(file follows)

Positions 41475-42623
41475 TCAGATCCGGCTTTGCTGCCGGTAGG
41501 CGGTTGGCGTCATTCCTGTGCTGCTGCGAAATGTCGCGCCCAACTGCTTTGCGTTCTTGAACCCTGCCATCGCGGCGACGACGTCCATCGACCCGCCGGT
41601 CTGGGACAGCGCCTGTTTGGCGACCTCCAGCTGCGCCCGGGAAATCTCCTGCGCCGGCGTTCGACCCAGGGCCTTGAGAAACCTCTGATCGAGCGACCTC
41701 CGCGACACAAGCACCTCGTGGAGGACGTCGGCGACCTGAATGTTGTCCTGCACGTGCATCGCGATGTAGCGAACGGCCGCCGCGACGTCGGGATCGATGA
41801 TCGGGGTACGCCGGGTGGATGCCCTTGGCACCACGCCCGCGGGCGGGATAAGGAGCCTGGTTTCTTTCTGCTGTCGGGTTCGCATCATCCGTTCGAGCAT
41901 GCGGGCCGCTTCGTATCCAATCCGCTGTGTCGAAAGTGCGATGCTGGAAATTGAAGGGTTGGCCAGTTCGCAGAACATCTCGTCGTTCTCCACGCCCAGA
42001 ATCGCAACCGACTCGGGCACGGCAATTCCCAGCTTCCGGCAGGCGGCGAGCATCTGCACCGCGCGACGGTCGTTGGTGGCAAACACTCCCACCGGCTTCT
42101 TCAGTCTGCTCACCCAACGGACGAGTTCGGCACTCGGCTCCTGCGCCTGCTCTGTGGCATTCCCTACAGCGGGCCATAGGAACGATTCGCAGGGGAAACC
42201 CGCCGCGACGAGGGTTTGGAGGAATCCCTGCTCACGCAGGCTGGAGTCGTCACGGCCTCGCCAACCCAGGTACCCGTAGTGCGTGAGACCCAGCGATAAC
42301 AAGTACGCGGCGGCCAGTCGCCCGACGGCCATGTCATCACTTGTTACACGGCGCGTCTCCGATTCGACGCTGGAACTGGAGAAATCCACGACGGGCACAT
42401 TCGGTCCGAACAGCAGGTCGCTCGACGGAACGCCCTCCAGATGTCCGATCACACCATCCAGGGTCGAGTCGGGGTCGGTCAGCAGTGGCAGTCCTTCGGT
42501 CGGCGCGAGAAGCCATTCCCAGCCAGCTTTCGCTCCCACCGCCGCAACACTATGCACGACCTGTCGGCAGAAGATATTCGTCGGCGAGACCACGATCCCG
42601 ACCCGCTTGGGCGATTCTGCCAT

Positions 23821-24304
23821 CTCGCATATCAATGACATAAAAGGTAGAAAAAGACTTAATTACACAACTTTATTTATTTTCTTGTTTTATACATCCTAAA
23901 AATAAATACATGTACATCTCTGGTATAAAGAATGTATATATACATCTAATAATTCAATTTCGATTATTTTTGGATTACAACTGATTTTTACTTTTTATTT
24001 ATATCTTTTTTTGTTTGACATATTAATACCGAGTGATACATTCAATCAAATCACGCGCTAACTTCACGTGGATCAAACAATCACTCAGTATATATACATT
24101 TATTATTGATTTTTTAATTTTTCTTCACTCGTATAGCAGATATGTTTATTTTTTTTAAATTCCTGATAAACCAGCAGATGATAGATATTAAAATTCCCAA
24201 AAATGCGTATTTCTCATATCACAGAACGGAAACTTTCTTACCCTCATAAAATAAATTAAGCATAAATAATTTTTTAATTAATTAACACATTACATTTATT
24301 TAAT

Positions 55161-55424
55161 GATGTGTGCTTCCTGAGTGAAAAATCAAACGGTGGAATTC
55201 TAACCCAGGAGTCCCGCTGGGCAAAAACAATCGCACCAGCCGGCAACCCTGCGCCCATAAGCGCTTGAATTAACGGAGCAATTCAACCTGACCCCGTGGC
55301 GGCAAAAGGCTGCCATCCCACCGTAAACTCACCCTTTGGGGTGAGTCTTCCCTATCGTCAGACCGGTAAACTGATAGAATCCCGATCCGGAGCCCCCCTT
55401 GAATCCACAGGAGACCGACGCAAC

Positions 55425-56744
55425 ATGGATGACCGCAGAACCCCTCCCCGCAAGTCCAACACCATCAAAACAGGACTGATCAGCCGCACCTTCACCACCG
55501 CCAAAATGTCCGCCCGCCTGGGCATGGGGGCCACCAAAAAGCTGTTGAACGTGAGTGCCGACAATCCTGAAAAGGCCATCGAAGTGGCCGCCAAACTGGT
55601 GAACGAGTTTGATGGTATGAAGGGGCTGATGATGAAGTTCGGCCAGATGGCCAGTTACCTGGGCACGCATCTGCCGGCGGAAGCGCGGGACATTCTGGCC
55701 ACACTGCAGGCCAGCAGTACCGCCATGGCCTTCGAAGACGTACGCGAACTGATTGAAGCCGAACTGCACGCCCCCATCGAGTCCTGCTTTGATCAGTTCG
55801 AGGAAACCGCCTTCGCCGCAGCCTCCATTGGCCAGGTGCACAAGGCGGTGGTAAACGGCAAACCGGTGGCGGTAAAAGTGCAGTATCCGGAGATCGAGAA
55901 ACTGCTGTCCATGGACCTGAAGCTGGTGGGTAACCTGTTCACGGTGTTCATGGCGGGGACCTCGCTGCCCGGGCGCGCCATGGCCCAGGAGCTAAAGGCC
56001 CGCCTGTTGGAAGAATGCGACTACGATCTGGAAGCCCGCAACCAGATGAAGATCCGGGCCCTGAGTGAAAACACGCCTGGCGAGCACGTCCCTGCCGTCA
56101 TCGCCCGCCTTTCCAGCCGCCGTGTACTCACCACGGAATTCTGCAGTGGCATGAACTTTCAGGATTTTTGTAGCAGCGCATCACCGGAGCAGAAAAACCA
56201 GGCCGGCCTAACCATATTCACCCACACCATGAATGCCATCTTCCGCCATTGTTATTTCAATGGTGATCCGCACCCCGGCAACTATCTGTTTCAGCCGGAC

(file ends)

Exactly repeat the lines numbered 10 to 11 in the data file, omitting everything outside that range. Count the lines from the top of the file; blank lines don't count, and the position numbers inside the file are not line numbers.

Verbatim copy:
42201 CGCCGCGACGAGGGTTTGGAGGAATCCCTGCTCACGCAGGCTGGAGTCGTCACGGCCTCGCCAACCCAGGTACCCGTAGTGCGTGAGACCCAGCGATAAC
42301 AAGTACGCGGCGGCCAGTCGCCCGACGGCCATGTCATCACTTGTTACACGGCGCGTCTCCGATTCGACGCTGGAACTGGAGAAATCCACGACGGGCACAT